Build better holes, not longer courses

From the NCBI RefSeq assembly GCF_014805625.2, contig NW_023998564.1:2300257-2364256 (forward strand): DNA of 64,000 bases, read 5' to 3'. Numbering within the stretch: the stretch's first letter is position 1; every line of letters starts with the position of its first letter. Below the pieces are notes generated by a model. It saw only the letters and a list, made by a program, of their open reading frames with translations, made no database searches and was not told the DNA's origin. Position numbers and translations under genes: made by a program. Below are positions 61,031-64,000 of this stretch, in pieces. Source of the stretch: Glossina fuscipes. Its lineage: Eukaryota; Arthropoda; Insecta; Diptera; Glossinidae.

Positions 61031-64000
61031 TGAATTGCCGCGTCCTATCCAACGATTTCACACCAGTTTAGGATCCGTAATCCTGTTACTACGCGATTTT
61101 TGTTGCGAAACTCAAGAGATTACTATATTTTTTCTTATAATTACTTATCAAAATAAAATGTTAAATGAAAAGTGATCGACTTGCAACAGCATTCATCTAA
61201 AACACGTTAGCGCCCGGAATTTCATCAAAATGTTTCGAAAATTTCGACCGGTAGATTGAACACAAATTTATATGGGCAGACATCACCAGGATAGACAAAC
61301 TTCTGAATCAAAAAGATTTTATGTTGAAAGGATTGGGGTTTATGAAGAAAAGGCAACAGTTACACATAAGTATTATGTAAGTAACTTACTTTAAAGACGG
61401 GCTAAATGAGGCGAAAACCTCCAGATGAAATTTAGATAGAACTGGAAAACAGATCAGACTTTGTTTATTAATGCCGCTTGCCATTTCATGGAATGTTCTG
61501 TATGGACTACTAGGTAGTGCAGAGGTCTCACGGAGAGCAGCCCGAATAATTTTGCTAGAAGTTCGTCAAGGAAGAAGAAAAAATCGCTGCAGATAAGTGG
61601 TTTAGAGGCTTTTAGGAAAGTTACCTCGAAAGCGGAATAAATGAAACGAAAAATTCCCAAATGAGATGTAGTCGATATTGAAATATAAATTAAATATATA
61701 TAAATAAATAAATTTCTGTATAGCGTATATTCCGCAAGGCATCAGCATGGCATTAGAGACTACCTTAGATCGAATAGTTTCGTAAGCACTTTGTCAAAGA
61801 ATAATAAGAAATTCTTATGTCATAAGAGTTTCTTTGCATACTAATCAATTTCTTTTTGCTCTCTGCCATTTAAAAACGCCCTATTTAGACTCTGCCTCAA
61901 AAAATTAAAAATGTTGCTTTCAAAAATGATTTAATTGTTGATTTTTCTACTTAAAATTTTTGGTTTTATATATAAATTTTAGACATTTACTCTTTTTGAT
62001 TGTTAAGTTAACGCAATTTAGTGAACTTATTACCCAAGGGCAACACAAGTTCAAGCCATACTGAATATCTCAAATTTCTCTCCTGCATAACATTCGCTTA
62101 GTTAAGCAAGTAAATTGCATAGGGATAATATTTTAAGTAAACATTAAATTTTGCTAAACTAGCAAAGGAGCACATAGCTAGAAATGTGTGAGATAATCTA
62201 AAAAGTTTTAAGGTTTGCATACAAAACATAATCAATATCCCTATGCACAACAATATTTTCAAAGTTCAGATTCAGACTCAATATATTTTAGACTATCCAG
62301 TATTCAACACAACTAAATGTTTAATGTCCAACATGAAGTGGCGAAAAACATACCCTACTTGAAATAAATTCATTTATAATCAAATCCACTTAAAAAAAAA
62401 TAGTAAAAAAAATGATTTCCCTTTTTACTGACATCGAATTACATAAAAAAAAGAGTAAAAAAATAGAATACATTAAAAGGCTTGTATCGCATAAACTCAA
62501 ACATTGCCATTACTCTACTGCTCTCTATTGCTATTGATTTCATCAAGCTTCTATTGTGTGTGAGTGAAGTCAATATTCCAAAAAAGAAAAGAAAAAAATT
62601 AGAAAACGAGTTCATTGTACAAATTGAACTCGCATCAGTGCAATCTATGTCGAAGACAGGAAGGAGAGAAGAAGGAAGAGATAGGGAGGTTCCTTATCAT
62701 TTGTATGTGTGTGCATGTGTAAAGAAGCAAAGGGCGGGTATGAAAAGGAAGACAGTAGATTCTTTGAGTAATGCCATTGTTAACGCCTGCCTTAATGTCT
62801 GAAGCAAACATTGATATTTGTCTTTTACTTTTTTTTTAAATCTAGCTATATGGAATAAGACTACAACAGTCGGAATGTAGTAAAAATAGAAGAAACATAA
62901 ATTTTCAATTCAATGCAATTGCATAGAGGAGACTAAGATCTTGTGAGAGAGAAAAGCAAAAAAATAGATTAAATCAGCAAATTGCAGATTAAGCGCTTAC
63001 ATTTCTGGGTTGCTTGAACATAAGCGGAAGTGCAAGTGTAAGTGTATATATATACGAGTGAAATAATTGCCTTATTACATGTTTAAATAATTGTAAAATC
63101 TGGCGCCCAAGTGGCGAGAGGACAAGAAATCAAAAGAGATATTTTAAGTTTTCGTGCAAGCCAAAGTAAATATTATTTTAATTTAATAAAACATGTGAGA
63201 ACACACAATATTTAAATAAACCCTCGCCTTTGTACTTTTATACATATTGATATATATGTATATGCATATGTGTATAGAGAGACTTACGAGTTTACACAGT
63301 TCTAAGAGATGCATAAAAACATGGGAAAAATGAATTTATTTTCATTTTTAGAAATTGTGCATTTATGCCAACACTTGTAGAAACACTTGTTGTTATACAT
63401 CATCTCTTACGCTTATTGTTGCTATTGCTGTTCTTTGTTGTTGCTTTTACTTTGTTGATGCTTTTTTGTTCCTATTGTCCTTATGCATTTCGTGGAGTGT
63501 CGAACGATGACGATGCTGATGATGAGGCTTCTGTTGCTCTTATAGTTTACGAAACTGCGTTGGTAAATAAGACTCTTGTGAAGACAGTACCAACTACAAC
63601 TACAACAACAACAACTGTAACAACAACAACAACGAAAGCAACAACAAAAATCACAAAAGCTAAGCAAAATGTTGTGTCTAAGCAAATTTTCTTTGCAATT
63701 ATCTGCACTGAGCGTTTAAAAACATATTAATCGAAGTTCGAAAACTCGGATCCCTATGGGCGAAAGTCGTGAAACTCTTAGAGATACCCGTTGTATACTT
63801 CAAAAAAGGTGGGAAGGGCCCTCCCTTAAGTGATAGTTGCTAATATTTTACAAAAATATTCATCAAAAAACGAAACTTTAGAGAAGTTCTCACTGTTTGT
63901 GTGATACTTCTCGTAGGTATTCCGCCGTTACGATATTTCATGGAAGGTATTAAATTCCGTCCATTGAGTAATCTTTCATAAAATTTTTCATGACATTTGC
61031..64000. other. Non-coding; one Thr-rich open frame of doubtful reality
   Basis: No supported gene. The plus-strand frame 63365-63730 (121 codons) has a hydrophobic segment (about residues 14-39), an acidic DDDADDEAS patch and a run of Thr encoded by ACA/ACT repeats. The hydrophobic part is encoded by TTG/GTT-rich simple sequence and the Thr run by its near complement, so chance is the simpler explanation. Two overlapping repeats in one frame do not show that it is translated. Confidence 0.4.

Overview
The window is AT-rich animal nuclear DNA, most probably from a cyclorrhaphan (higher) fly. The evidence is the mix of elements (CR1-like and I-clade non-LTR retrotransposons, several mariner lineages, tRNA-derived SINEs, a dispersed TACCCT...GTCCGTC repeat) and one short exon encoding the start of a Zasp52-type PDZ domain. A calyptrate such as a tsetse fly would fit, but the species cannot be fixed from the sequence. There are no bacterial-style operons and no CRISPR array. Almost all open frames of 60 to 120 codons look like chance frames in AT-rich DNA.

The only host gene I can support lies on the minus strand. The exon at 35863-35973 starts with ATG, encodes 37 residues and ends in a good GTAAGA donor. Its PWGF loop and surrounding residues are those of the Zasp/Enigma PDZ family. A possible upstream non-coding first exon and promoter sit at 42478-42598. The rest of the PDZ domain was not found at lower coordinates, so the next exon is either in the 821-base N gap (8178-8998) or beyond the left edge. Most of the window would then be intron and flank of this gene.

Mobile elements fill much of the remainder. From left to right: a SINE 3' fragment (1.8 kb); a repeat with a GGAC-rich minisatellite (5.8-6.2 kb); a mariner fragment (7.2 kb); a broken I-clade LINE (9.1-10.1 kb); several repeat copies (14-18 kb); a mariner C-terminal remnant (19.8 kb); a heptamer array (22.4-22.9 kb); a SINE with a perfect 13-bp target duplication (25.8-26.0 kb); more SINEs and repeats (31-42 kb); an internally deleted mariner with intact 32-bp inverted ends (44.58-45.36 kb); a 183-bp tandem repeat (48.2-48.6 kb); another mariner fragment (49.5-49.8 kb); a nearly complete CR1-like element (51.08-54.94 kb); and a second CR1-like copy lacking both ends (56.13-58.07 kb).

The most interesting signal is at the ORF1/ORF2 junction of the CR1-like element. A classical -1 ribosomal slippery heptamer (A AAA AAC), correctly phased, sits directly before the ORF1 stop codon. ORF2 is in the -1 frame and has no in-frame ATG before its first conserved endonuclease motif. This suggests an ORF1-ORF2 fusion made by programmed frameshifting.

first_imgIt’s become trendy the last few months to leverage the ongoing debate over how far modern professionals hit the golf ball by warning that unless something is done to stem the distance tide, 8,000-yard golf courses will become the norm. Jack Nicklaus has warned about this for years, and last week Tiger Woods took a similar message to the masses during an ESPN podcast with Geno Auriemma, who is a wonderful basketball coach but probably out of his depth when it comes to the intricacies of modern golf course architecture. “The only thing I would say is that we need to do something about the golf ball. I just think it’s going too far because we’re having to build golf courses . . . if you want to have a championship venue, they’ve got to be [7,300], 7,400 yards long and if the game keeps progressing the way it is with technology, I think that the 8,000-yard golf course is not too far away,” Woods said. To hear Woods talk, you’d think the prospect of 8,000-yard golf courses is a terrifying one, at least for course designers. To them, it’s the Keyser Soze of modern golf. “That’s pretty scary,” Woods said. “We don’t have enough property to be designing these types of golf courses. And it just makes it so much more complicated.” There is wisdom to Woods’ words; on this the statistics don’t lie. In 1997, Woods was second on the PGA Tour in driving distance with a 294-yard average, just behind John Daly, the only player to average over 300 yards (302) off the tee. Last year, Rory McIlroy led the way with a 317-yard average and a total of 43 players averaged more than 300 yards off the tee. Any way you slice it, whether it be vastly improved equipment, better agronomy, fitness, teaching, whatever, players are hitting it drastically farther than they did just 20 years ago. What doesn’t seem as obvious, however, is the idea that 8,000-yard golf courses are the answer. Until they prove otherwise, let’s assume golf’s rule makers, the USGA and R&A, are going to continue to hold the current line when it comes to how far the golf ball travels. Without a fundamental shift to the Rules of Golf, statistics suggest it’s not longer courses that are the answer so much as it is better-designed golf courses. Consider June’s U.S. Open as Exhibit A. The behemoth Erin Hills was designed to host a major championship, a sprawling layout that played 7,741 yards; and yet Brooks Koepka finished at 16 under and Justin Thomas set a U.S. Open scoring record with his 9-under 63 on Saturday. To be fair, the winds that normally whistle across that corner of Wisconsin in the summer were nonexistent and Koepka did win by four strokes, but the point is still valid – longer doesn’t always mean harder. Erin Hills, the longest course on Tour in ’17, ranked as the sixth-toughest, behind the likes of TPC Potomac at Avenel Farm, which was the 12th-shortest course at 7,107 yards; and just ahead of Colonial, the circuit’s seventh-toughest that played to 7,209 yards and a par of 70. In fact, if you crunch the numbers the correlation between more distance and increased difficulty seems mathematically skewed. If you were to take, for example, the statistically toughest and longest holes last year on Tour and create a composite course, this layout would stretch 8,794 yards and played to a 74.49 stroke average based on a par of 72 (four par 3s, 10 par 4s, four par 5s). That’s just slightly tougher than Quail Hollow (73.46 stroke average), which hosted the PGA Championship in August at 7,600 yards. By comparison, if you took the statistically toughest and shortest composite course last year, the total yardage would be just 5,578 yards and it played to a 67.54 stroke average. The difference in yardage between these two manufactured examples would be 3,216 yards and the difference in scoring average would be 6.95 strokes, or about 460 yards per stroke. If, in fact, the desired outcome is more difficult scoring averages an additional 460 yards per stroke is a zero-sum game and should be considered by all accounts a worst-case scenario. But then not all holes are created equal. Players regularly vote some of the circuit’s shortest holes among the best. Frames like the par-3 12th at Augusta National, which at just 155 yards ranked as the 10th-toughest par 3 on Tour last season. Or the par-4 10th at Riviera, which at 315 yards was the sixth-shortest par 4 on Tour in ’17 but held its own with a 3.87 scoring average. The debate over what should be done to “fix” the game will continue to rage as long as players regularly launch tee shots well past the 300-yard barrier, but the notion that 8,000-yard courses are the answer seems wildly simplistic and statistically undesirable. It’s not longer holes that will make the hard-swinging pro set reconsider the bomb-and-gouge strategy, it’s better-designed holes.last_img read more